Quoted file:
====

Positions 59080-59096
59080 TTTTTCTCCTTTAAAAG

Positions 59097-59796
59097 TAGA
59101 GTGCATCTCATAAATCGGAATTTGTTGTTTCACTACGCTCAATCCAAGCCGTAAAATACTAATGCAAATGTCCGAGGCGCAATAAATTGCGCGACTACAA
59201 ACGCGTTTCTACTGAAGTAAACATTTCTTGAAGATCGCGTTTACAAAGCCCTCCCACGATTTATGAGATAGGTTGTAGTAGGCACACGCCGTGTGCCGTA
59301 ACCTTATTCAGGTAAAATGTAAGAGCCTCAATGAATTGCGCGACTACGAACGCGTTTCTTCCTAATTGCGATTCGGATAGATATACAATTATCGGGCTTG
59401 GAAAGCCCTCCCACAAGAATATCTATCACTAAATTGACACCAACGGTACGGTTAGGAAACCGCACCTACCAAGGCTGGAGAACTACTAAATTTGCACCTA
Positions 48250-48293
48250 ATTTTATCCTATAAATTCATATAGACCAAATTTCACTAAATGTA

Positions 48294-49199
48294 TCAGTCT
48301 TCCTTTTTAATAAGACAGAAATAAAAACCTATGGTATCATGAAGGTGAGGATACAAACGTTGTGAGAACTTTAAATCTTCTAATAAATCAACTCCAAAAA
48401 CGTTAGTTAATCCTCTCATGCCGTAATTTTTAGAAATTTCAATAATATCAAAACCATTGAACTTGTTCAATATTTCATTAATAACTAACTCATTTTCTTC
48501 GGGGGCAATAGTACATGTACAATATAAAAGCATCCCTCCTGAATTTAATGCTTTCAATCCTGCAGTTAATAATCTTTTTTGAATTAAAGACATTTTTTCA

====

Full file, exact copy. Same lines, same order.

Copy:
Positions 59080-59096
59080 TTTTTCTCCTTTAAAAG

Positions 59097-59796
59097 TAGA
59101 GTGCATCTCATAAATCGGAATTTGTTGTTTCACTACGCTCAATCCAAGCCGTAAAATACTAATGCAAATGTCCGAGGCGCAATAAATTGCGCGACTACAA
59201 ACGCGTTTCTACTGAAGTAAACATTTCTTGAAGATCGCGTTTACAAAGCCCTCCCACGATTTATGAGATAGGTTGTAGTAGGCACACGCCGTGTGCCGTA
59301 ACCTTATTCAGGTAAAATGTAAGAGCCTCAATGAATTGCGCGACTACGAACGCGTTTCTTCCTAATTGCGATTCGGATAGATATACAATTATCGGGCTTG
59401 GAAAGCCCTCCCACAAGAATATCTATCACTAAATTGACACCAACGGTACGGTTAGGAAACCGCACCTACCAAGGCTGGAGAACTACTAAATTTGCACCTA
Positions 48250-48293
48250 ATTTTATCCTATAAATTCATATAGACCAAATTTCACTAAATGTA

Positions 48294-49199
48294 TCAGTCT
48301 TCCTTTTTAATAAGACAGAAATAAAAACCTATGGTATCATGAAGGTGAGGATACAAACGTTGTGAGAACTTTAAATCTTCTAATAAATCAACTCCAAAAA
48401 CGTTAGTTAATCCTCTCATGCCGTAATTTTTAGAAATTTCAATAATATCAAAACCATTGAACTTGTTCAATATTTCATTAATAACTAACTCATTTTCTTC
48501 GGGGGCAATAGTACATGTACAATATAAAAGCATCCCTCCTGAATTTAATGCTTTCAATCCTGCAGTTAATAATCTTTTTTGAATTAAAGACATTTTTTCA